“A Divine Kind of Rhetoric”: Rhetorical Strategy and Spirit-Wrought Sincerity in English Puritan Writing
Christianity and Literature
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In their endeavors to persuade their readers and hearers to conversion and godly living, Puritan writers and preachers in early modern England make use of the three modes of persuasion identified by Aristotle: logos (appeal to rational argument), pathos (appeal to emotion), and ethos (appeal to the perceived credibility of the speaker). Although deploying rhetorical techniques, Puritan writers seek to manifest a Spirit-wrought sincerity, understood as earnest expression flowing from doctrinal conviction, inward spiritual experience, and a heartfelt desire to persuade others. This article explores these dynamics in the works of William Perkins, Richard Sibbes, Richard Baxter, and John Bunyan.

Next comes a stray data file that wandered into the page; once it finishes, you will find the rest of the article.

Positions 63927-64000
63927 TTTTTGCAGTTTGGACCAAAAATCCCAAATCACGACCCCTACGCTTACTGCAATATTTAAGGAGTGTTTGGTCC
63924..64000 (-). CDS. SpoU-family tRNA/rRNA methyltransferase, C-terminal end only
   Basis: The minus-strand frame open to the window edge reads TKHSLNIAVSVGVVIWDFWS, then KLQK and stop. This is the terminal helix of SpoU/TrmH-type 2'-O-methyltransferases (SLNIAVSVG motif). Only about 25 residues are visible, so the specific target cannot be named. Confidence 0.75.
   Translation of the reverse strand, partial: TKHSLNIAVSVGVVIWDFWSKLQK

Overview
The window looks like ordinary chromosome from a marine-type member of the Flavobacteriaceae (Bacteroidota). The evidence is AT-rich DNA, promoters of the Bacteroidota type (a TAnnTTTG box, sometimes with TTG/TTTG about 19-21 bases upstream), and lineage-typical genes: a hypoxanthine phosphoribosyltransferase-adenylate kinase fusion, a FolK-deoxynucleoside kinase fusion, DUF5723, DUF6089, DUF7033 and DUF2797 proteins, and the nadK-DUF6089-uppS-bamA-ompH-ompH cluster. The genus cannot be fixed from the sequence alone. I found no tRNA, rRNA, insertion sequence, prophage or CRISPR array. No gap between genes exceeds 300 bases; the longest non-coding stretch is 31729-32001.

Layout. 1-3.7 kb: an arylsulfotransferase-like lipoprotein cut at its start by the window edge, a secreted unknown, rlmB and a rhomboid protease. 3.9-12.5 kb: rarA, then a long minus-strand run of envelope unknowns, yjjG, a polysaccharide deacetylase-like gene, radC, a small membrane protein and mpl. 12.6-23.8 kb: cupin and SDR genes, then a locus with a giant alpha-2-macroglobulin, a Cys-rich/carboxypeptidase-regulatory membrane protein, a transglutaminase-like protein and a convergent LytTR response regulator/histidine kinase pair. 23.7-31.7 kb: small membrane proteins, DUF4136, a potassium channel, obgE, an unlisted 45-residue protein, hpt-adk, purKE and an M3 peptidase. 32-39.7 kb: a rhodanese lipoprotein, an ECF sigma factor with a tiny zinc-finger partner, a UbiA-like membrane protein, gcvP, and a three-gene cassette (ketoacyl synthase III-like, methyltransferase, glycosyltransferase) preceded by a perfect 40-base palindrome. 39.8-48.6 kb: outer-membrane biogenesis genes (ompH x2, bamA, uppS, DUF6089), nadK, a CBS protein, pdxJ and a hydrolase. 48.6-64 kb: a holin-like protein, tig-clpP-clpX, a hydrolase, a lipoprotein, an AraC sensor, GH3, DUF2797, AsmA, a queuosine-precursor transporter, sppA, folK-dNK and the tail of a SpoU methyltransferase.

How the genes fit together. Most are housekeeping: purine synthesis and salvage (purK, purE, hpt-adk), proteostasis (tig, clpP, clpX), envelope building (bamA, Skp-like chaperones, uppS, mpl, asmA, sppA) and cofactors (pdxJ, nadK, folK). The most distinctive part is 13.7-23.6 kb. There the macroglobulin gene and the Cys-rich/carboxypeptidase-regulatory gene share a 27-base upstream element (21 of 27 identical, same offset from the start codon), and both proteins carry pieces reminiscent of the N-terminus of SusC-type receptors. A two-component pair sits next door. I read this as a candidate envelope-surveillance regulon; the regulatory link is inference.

This is the author accepted manuscript. The final version is available from SAGE Publications via the DOI in this record.
Vol. 67 (1), pp. 113-138